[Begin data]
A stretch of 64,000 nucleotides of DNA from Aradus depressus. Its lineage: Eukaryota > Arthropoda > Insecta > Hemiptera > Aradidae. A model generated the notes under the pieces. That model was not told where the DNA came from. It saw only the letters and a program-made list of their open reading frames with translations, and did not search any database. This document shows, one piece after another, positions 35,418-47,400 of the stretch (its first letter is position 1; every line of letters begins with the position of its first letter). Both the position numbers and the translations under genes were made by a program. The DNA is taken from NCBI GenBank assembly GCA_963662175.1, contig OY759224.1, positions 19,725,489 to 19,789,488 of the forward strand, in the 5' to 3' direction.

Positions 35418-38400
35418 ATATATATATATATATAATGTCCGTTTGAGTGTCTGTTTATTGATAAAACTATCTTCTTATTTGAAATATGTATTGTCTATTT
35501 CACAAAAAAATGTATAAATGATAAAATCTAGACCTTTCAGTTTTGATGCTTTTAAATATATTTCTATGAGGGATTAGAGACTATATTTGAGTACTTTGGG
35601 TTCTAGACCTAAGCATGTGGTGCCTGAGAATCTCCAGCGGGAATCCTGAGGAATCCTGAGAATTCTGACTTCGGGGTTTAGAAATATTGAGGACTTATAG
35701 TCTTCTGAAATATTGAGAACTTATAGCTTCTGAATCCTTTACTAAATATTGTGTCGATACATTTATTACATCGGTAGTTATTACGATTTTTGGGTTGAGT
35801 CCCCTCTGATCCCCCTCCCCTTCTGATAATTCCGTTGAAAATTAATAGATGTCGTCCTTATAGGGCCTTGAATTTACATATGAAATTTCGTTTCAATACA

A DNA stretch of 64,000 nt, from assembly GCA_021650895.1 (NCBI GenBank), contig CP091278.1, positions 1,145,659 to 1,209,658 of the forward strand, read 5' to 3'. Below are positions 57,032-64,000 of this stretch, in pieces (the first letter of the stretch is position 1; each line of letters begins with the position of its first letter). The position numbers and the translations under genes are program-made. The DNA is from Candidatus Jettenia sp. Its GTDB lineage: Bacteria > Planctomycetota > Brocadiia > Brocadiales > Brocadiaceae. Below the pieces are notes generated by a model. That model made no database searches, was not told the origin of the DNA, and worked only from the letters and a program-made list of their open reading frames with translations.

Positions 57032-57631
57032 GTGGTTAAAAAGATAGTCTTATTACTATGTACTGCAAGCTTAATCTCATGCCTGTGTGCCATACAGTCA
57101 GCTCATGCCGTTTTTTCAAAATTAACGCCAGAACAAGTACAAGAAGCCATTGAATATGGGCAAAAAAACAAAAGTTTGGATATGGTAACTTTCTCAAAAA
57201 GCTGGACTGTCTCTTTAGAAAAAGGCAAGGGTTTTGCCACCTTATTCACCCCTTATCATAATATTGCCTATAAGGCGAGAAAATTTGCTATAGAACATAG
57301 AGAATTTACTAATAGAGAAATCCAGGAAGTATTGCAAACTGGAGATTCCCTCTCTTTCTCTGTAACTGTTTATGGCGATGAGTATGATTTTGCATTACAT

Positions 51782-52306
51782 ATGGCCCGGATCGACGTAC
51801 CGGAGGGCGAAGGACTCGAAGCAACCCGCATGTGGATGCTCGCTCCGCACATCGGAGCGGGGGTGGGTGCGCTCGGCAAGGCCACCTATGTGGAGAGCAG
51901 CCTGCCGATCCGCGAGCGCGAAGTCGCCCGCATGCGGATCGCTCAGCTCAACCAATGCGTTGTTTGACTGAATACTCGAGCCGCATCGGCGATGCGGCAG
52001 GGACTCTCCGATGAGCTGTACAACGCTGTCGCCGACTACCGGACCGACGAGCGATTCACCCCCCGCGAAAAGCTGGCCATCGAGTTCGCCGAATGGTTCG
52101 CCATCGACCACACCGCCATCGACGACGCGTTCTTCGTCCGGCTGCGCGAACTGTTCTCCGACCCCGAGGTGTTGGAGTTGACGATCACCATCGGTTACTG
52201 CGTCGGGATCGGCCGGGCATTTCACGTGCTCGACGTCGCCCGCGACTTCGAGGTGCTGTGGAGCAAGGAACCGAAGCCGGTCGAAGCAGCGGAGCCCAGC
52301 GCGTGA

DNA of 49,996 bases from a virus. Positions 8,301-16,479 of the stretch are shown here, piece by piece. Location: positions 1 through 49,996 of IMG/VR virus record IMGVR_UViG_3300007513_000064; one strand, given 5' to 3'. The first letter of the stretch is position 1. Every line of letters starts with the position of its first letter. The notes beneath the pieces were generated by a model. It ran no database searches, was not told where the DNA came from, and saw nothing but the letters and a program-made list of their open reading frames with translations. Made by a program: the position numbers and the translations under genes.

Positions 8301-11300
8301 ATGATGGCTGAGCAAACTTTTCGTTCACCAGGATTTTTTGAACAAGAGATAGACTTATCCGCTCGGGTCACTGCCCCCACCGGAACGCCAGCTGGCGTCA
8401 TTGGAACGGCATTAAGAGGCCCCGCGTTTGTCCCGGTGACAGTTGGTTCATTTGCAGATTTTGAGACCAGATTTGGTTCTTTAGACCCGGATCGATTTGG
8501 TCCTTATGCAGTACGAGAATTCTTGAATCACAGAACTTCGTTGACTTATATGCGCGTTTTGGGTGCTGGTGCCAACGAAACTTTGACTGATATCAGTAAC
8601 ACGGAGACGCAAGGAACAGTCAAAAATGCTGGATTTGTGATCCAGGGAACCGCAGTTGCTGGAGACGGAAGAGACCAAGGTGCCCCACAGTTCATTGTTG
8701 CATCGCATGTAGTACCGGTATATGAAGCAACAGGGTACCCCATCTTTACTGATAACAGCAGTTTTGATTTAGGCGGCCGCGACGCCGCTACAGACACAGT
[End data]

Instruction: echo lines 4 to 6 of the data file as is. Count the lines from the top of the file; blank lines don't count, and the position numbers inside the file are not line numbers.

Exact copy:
35501 CACAAAAAAATGTATAAATGATAAAATCTAGACCTTTCAGTTTTGATGCTTTTAAATATATTTCTATGAGGGATTAGAGACTATATTTGAGTACTTTGGG
35601 TTCTAGACCTAAGCATGTGGTGCCTGAGAATCTCCAGCGGGAATCCTGAGGAATCCTGAGAATTCTGACTTCGGGGTTTAGAAATATTGAGGACTTATAG
35701 TCTTCTGAAATATTGAGAACTTATAGCTTCTGAATCCTTTACTAAATATTGTGTCGATACATTTATTACATCGGTAGTTATTACGATTTTTGGGTTGAGT